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SW London
A semi-mature, hardy individual who tries to get away with doing as little as possible in gardening as in life, still expects the best results & wonders why she is frequently disappointed! She likes to keep a photographic record of everything, good & frequently bad!

Saturday, 4 February 2012

We have been de-swagged

Rosa banksiae lutea 

When I designed/re-designed our garden some 12 years ago after some building work I was keen to try out some of the lessons & (possible) skills I had learnt from an  Open College of the Arts Garden Design Course. I had a great time measuring up, producing scale plans & axonometric drawings. What was I trying to do?

One aim was to delineate &  emphasise different areas in the garden in some way despite it being the size of a pocket handkerchief.** A ‘garden of rooms’ was not really feasible but I hoped to do something a little creative. I also wanted  some changes of height within the space for added interest, additional growing space & to increase the feeling of privacy. Based on what we had seen at places like Wisley I decided a few posts at appropriate points round the lawn with swags of rope between was the way to go.

I had visions of the rope swathed in frothy masses of roses with clematis clambering between the stems…..it did work, well sort of, but I can’t find much in the way of photos to demonstrate, in fact I can only find a few pictures that show the posts & ropes. These give a bit of an idea.

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One problem was the roses; despite some investigation & research 2 of the roses were really far too vigorous for the position they were in, at least they were in a small garden where a pathway went past the posts in question. The journey to the greenhouse or compost bin  was one of much ducking & diving. One was removed a few years ago & replaced with a Trachelospermum jasminoides. We also discovered that the rope shrank or stretched depending upon the weather; more ducking!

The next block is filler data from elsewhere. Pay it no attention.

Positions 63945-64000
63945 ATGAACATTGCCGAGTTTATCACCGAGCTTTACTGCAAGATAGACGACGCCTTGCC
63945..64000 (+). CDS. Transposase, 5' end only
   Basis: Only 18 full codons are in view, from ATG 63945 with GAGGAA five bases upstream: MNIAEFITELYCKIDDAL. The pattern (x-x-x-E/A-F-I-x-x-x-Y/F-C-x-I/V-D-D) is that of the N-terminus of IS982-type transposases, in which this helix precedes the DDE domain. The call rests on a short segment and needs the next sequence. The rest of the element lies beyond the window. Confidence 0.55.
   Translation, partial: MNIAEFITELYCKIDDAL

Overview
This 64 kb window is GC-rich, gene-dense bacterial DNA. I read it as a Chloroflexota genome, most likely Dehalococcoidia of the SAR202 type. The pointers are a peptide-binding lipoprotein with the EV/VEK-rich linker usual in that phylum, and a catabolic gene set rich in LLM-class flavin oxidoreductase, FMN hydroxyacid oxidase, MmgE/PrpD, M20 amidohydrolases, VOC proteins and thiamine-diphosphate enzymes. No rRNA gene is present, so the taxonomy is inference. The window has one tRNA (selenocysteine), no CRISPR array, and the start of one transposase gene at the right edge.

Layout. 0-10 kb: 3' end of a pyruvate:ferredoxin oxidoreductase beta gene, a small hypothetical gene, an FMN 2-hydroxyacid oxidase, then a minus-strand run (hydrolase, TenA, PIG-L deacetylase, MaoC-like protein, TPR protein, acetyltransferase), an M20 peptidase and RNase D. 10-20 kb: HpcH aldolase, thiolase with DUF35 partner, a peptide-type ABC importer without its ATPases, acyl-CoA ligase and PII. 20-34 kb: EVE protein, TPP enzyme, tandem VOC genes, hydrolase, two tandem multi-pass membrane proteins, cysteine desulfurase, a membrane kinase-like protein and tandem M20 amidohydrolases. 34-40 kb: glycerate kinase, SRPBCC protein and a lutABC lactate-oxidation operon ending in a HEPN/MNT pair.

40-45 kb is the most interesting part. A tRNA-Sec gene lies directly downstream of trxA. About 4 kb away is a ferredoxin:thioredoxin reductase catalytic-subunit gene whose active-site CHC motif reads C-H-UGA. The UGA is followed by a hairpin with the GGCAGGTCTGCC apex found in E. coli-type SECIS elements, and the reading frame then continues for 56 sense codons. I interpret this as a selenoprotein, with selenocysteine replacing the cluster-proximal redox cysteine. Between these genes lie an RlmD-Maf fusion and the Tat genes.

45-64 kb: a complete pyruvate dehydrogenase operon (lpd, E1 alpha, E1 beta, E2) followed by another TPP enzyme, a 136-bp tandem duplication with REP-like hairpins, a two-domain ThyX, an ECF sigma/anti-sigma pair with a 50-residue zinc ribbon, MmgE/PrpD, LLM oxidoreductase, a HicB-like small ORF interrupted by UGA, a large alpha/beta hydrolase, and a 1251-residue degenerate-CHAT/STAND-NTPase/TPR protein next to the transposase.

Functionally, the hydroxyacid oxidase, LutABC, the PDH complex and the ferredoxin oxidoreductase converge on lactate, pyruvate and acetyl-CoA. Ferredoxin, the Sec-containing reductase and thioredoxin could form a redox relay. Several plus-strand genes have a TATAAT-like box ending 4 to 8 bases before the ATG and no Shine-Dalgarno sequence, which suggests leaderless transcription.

Recently the posts began to lean more & more & one post was very obviously rotten at the bottom & the rope was rotting too; replacement was the only way to go, but how to do it without disturbing everything round the bottom of the posts. I am very lucky, MrB, just like my dad, is a very practical person & had soon resolved the problem, ordered the ingredients & away he went.

The posts were replaced by smaller ones so they could go in the original holes without disturbing any plants nearby & the same sized wooden horizontals go between the posts to help keep them rigid & upright. No more sagging ropes!

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It’s done. A little harsh at the moment but it will soon be covered in greenery. Not the frothy rope swags I had originally planned, but the end result has the right effect.


**Are there other sorts of handkerchief I wonder.


  1. oh I think that looks fab and brave - it reminds me of a sculpture at one of last year's chelsea gardens (or maybe the year before). I feel quite inspired by it and am glad you told about your swags as I have considered them from time to time

  2. I am delighted if I have inspired you! I do think I got the idea right but sometimes the execution of it fails a little. We had 12 reasonably happy years together!

  3. You could call it a perg without the ola ;)

    A very neat solution to the problem - they've done something similar at the Abbey Gardens near me, so once again you're showing impeccable taste Ms B!

  4. VP, if you could give me examples of other occasions I have demonstrated impeccable taste..... I suppose it is a 1 sided pergola, but to be honest i would rather have the ola than the perg!

    1. The answers right in front of you - what did you produce at Highgrove...

  5. I prefer them without the paint! (Love little LT)

  6. Little LT, you weren't here to add your two-pennorth so tough! Anyway, it matches everything else. Go paint!

  7. I don't like how you can tell me off, even on your blog....